Three years after the onset of the Arab Spring, headlines are still focused on the security threat of revolutionary Islamist militant groups. But we may be overlooking the rise of new social forces which are equally threatening to global security: Middle Eastern transnational criminal networks.
A budgetary crisis in Moscow risks reigniting long-dormant insurgencies across the North Caucasus.
Geopoliticalmonitor.com’s Europe-based Director of Political and Business Risk reports from the Crans Montana Forum's Homeland and Global Security Forum, held in Geneva, Switzerland (October 15-17, 2014).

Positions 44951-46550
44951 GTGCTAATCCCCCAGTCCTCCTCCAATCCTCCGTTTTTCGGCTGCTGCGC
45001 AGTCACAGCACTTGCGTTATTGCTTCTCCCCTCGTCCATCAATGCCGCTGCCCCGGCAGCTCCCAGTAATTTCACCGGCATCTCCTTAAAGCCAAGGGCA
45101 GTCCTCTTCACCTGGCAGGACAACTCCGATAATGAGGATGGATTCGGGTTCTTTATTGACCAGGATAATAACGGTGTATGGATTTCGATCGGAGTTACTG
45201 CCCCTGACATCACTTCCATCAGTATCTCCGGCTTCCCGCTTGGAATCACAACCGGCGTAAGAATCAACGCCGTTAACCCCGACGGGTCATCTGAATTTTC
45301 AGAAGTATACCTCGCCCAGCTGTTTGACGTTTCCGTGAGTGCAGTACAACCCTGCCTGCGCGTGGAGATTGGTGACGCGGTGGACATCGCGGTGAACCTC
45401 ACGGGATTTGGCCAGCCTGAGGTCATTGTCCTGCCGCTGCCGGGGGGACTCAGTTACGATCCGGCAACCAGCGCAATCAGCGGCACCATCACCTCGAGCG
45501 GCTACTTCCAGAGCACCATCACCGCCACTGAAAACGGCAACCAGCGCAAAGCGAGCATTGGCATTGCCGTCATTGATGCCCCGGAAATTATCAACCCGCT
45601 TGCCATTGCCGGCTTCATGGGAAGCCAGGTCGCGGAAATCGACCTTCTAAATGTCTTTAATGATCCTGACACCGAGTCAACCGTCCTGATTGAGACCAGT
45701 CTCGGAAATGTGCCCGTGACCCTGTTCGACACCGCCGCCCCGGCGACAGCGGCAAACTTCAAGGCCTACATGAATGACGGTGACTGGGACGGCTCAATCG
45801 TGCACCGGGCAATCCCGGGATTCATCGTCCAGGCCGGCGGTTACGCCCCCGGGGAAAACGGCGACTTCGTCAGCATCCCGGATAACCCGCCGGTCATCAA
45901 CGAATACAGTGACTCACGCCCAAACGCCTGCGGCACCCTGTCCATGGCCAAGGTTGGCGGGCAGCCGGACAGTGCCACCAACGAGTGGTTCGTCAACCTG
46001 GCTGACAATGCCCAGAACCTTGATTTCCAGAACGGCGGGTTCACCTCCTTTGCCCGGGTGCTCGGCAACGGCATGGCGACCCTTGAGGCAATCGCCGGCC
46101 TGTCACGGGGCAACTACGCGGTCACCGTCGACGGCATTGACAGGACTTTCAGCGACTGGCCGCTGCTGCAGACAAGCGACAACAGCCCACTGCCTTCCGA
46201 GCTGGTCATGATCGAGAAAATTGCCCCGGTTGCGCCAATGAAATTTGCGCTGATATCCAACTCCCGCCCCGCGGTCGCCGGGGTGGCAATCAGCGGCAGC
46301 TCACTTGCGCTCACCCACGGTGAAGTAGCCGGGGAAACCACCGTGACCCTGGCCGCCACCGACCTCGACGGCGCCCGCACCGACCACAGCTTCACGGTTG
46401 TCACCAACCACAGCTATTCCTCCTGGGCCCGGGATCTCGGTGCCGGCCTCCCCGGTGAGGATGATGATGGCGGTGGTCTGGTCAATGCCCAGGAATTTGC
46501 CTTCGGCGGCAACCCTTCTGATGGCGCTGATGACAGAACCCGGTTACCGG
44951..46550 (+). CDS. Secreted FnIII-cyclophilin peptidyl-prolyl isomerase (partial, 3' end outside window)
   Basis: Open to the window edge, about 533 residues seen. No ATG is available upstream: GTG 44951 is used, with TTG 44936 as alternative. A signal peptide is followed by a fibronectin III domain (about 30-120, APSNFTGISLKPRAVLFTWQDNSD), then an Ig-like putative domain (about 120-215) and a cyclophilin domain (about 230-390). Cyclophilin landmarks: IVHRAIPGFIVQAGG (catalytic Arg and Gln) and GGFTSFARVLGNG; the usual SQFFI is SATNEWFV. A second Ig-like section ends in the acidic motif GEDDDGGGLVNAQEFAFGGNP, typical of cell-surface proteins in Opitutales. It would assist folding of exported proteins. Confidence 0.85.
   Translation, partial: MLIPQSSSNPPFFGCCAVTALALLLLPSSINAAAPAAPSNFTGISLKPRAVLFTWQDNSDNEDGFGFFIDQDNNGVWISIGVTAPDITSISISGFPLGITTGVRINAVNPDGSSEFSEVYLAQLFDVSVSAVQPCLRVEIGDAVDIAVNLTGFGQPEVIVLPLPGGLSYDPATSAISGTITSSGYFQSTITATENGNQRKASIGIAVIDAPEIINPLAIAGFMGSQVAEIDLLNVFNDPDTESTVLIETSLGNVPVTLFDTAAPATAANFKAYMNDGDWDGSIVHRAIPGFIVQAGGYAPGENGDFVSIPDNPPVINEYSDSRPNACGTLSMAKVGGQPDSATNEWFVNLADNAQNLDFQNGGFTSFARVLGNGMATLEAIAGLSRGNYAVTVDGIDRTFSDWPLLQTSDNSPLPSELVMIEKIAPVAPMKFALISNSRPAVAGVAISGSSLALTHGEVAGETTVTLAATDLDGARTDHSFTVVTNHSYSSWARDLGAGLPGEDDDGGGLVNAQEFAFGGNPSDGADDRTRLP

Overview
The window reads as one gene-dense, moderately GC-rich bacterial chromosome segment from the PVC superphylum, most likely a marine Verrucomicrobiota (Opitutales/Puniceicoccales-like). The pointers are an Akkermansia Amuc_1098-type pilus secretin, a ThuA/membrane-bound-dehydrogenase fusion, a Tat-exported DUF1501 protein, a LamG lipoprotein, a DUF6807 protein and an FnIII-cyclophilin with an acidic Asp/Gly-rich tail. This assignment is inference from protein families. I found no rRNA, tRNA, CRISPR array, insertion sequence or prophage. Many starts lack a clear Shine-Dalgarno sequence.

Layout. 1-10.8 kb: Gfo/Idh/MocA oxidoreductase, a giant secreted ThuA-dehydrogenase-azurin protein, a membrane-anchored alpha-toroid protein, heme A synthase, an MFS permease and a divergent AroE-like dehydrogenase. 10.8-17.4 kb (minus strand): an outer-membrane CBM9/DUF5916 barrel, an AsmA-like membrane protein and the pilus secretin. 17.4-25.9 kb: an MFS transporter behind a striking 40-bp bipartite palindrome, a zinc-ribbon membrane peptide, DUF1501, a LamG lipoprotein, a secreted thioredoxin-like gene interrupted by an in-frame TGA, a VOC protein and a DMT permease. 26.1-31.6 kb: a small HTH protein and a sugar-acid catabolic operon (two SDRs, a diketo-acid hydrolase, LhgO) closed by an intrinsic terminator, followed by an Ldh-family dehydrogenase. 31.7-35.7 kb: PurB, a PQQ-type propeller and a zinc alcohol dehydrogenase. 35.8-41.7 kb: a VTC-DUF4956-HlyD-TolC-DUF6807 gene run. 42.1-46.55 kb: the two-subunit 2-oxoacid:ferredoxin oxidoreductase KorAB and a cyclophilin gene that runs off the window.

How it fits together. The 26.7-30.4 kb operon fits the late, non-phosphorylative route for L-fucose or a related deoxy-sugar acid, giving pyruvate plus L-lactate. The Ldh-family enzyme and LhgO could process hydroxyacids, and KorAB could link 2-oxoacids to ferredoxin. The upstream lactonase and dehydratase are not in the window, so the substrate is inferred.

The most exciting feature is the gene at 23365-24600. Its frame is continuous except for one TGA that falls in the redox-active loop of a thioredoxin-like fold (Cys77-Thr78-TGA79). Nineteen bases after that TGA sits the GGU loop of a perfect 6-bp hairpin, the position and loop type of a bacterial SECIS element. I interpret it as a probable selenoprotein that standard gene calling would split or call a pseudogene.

The Syrian town of Kobane, also known as Ain-al-Arab, has been the site of fierce fighting between Syrian Kurds and Islamic State (ISIS) for over three weeks. Some have even come to see it as a crucible for President Obama’s military strategy, arguing that if ISIS can still make territorial gains despite US air strikes, the chances for total victory over Islamic State are pretty bleak.